Posts Tagged ‘liberation’

Why Gen X Kids Have a Permanent Thousand-Yard Stare

Wednesday, September 20th, 2017

Ideas have momentum because a concept, once applied in the small, will be used in other areas, expanding ever-outward, until it reaches a contrary force which can control it. The idea of individualism, or that the preferences and desires of the individual are more important than adaptation to the patterns of reality, gained momentum and rolled over us like a bowling ball.

No one has seen this more than Generation X. We were ground zero for the effects of the decisions made by the Me Generation, or Baby Boomers, who were really just expanding on what their parents (the “Greatest Generation”) did. They were all individualists, and thus egalitarians, because equality means that no one can interrupt their activity just because the result will obviously be bad.

Perhaps the most visible impact of the bowling ball was the sacrifice of the family to ideology:

I read Strauss and Howe’s 5-page description of the built-in craziness of childhood in the 1960s and 70s nodding the whole time. Someone is finally saying it: Gen X had a shortened, unsettled, unstable childhood and it permanently affected the way we see the world. Permanently. Affected. Permanently. Latchkey kids were left unsupervised daily and many of the rest of us were allowed to do adult things far too early.

…The kids in Gen X experienced family breakdown, then, because their parents flaked, because they put themselves first, because the kids in our generation weren’t “worth the parental sacrifice of prolonging an unhappy marriage.”

…Gen X is made up of kids who were told by word and action that the happiness and well-being of the adults in their lives was more important than their happiness or well-being. And many of us are tired of the unhappy housewife meme. We are tired of being told to be grateful for the freedom, to be glad we didn’t grow up in the oppressive climate of the 1950s. Plenty of Gen Xers (and Gen Ys) would have traded the “liberation” given them for Mom and Dad living in the same house and dinner being on the table regularly at 6 PM. We can’t appreciate rebellion against security and authority because security and authority were scarce resources in our childhood.

Mom and Dad were individualists. That is: their personal desires and preferences came first before all else, and their kids were collateral damage. The family — a pattern of reality, because it is a mathematically optimal adaptation to the need to reproduce and pass on social capital — came second, and therefore it was sacrificed for the individualism of Mom and Dad.

This tells the kids several things. First, “you are not important enough to us for us to sacrifice.” Second, it tells them that their origins — the very genetics that make them up — were bad, or at least mismatched. Kids, who spend more time in nature, are acutely aware of the importance of genetics. Finally, it says that Mom and Dad really care about nothing except themselves, so all that grand talk about people being equal, peace on earth, helping the poor and wanting a Black president was just external adornment designed to make the individualists look cool to their friends.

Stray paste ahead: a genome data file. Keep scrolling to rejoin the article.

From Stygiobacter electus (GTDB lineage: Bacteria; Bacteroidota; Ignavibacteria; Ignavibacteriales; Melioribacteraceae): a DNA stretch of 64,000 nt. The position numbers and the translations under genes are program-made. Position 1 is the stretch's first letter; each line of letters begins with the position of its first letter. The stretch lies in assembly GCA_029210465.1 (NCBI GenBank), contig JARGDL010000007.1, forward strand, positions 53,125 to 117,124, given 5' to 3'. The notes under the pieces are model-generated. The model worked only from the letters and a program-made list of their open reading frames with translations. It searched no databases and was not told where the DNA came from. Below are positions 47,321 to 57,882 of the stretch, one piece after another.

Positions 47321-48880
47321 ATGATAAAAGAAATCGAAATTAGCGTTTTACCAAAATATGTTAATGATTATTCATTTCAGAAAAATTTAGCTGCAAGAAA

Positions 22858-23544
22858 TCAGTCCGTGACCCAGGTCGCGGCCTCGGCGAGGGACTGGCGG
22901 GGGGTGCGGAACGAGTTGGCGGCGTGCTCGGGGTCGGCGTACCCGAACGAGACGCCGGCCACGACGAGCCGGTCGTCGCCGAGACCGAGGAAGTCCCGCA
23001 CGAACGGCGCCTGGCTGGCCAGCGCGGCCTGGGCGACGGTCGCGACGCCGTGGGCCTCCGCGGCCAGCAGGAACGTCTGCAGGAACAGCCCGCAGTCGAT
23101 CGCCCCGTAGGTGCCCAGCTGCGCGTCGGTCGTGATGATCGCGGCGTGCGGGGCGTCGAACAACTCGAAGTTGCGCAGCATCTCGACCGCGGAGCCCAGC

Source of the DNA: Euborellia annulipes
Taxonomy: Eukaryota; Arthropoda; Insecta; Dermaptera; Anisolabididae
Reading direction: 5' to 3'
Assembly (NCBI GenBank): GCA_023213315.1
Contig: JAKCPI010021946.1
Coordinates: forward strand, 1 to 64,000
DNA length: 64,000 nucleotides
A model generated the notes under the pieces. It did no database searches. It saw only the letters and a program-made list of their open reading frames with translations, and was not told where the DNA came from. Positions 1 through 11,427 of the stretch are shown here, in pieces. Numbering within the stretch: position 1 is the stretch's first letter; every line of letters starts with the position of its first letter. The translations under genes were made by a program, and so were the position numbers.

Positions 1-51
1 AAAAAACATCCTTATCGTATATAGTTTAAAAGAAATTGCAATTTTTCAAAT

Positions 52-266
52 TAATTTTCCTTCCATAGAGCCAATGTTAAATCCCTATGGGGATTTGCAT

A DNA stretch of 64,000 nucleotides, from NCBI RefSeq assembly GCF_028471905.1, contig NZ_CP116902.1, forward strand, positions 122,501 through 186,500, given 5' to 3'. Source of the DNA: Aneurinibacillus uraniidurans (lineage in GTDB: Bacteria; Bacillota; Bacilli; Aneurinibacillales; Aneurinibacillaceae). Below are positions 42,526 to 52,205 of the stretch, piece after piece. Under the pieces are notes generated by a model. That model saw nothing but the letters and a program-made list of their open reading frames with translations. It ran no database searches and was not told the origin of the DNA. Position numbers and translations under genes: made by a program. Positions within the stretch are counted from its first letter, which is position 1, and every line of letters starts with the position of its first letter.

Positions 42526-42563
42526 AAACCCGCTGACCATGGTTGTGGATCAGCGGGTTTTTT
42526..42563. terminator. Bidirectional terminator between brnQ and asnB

In addition, the divorce mess paralleled what was happening to society. People no longer cared if ideas were true, only that they were convenient. Institutions and learning of the past were abandoned for whatever self-help-book-styled drama was fascinating people at the moment. Politics even became a question of vanity, with each person picking a pet issue (drunk driving, abortion, Tibet, Mandela) that flattered their self-creation story.

Generation X were born knowing they were doomed, and around them saw the insanity proliferating because people sacrificed reality to the individual. As something external to those individuals that were their parents, Generation X were a scapegoat and a sacrifice, something upon which the effects of parental actions were irrelevant because it did not matter.

As a result, they took to their rooms and rarely ventured out. At jobs, they generally got bulldozed by the more ambitious, and stayed content with having enough money to survive and a job that was pleasant enough to tolerate. They did not marry as much, nor really date as much, because all of those things were threats that made them subject to the individualism of one another.

If they ever regain their heart, this generation will send the bowling ball rolling back over the individualists, and implement the kind of radical stability that a damaged child might imagine would repair the hole in his heart.

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